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Woody, Annie…and Ken Henry
Posted By Staff Writer On 31/03/2009 @ 4:34 am In AIST viewpoint | No Comments
I was reminded recently of a funny sketch from Woody Allen’s famous movie, Annie Hall, that goes something like this. Woody’s character has marital problems and the psychoanalyst asks him how often he has marital relations. “Hardly ever,” he replies. “Three times a week”. The scene switches to Woody’s wife, played by Diane Keaton. She is asked the same question and replies: “Constantly… three times a week!” (Which got a big laugh – at least from the females in the audience.)
But of course it’s not just in the bedroom, or on the psychoanalyst’s couch, that the term “adequacy” can have vastly different meanings. The question of what constitutes an adequate income in retirement and how you measure it has long been a contentious issue. Are we talking about living it up in retirement or living on the bread line? And by whose standards do we judge “living it up”? Are we looking to holiday on the French Rivera or to tow the caravan around
And given these different expectations, to what level should the government be prepared to subsidise retirement with tax concessions like tax-free super? These days there are almost as many definitions of retirement income adequacy as there are lifestyle choices in retirement. Conventional wisdom is to talk of “retirement income targets”. This might be 50, 60 or even 75 per cent of one’s gross pre-retirement income, a target calculated on a set percentage of Average Weekly Earnings, or even a multiple of the Age Pension. And what of the Age Pension – is it a safety net or middle class welfare?
What if your income is $30,000 before retirement per annum, as opposed to $150,000 per annum? And what role – if any – do factors such as home ownership, retirement age, dependent children and capital accumulated at retirement age play in the equation? Such questions were uppermost in the minds of the economists and other policy experts who worked with AIST and ISN on our joint submission to the Henry review which, among other things, is looking into the adequacy of retirement incomes.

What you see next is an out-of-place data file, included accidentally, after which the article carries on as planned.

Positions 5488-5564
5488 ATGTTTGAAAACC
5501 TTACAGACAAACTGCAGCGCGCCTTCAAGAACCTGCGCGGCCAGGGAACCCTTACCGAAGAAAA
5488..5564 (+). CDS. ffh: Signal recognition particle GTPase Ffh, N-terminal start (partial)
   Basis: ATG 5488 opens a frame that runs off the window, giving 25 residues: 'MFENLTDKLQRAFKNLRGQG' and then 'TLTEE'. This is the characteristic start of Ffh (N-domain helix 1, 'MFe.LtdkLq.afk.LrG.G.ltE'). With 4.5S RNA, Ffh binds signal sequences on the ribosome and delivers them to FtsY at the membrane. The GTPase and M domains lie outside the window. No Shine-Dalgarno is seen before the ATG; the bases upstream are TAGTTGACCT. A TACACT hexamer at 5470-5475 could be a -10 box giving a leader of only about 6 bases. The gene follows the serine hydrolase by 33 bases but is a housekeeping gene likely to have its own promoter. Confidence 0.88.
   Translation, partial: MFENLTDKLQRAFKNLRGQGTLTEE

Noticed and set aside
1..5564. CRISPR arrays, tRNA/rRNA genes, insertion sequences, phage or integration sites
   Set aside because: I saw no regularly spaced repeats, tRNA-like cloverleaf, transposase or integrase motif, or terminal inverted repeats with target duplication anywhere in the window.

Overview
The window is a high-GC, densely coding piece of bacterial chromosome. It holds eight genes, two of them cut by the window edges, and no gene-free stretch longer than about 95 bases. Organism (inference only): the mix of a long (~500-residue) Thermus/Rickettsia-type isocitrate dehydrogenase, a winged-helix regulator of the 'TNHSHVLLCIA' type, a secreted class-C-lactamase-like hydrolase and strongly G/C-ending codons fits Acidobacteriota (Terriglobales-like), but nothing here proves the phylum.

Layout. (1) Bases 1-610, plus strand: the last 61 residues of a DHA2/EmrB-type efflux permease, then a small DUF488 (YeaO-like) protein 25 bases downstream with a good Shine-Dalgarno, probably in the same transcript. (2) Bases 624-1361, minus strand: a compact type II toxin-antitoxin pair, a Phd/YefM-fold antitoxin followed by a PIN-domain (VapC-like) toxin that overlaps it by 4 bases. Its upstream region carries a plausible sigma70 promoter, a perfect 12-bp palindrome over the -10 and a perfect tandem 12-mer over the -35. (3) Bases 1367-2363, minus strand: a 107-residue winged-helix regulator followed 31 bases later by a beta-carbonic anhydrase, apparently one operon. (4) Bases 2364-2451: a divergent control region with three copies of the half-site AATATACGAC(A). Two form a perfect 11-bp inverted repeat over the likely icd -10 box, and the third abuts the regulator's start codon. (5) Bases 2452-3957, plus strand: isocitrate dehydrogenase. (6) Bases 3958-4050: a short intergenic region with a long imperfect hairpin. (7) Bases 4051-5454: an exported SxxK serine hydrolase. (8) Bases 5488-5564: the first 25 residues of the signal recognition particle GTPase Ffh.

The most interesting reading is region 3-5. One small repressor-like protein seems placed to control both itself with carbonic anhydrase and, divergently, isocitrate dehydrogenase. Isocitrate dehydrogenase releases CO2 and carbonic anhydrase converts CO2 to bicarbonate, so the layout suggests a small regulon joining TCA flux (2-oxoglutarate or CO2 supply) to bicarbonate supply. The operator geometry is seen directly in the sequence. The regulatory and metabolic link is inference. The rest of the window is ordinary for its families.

Following close consultation with superannuation funds as well as employer groups and unions, it was felt there was a pressing need for the Government to adopt an explicit definition of adequacy which should include a floor and a ceiling. By setting such a definition we believe we could better guide policy by emphasising that the first goal of retirement policy should be to ensure all Australian retirees – through the Age Pension and their super and other savings (ie the three “pillars”) – enjoy at least a modest standard of living in retirement.
Importantly, defining adequacy puts a ceiling on government responsibility for retirement incomes. It recognises that while lifestyles beyond a certain adequacy level may be desirable, governments and taxpayers are not obliged to support individuals to achieve them. The AIST/ISN submission calls on the Government to make the super system more equitable for low income households by re-balancing the tax concessions.
The previous government’s ‘Better Super’ reforms have skewed our superannuation system in favour of the well off. Unlike employees on the top marginal tax rate, the contributions tax of 15 per cent is of little or no saving to the estimated 2 million plus Australian workers who pay little or no tax. AIST and ISN have proposed that low income earners receive a tax rebate on the 15 per cent tax on their superannuation contributions, paid into their super account in a similar way to the co-contribution.
Our submission also recognises that inequities exist for many women – who take longer career breaks than men, and often return to work on a part-time or casual basis. Our other proposals include improving the efficiency of the super system through the banning of sales commissions (especially for compulsory superannuation savings); a $1500 ‘super baby bonus; an increase in the base rate of the Age Pension; a review of the $450 monthly income threshold for super contributions and a close look at the generosity of the existing taper rates.
Our submission also recommends that government look closely at the adequacy of the retirement incomes of the self-employed before some of them end up as the new group of older Australians living in poverty in retirement with little or no savings. We have supported an increase in superannuation contributions to 12 per cent but we recognise that more research needs to be done on how such an increase would be funded and how it may impact different income groups.
We also recognise that, if the current inefficiencies in the system are rectified, there would be less of a need to increase superannuation contributions. And let’s face it, now is not necessarily the best time to be asking the Government or Australian households to get behind a lift in contributions.
Australia has a world-class superannuation system but it isn’t perfect. Through the Henry Tax review, the Government has a rare opportunity to revisit the chief objective of the system – that being that ALL Australians – not just the wealthy – get to enjoy their retirement.
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URL to article: http://investmentmagazine.com.au/2009/03/woody-annieand-ken-henry-2/
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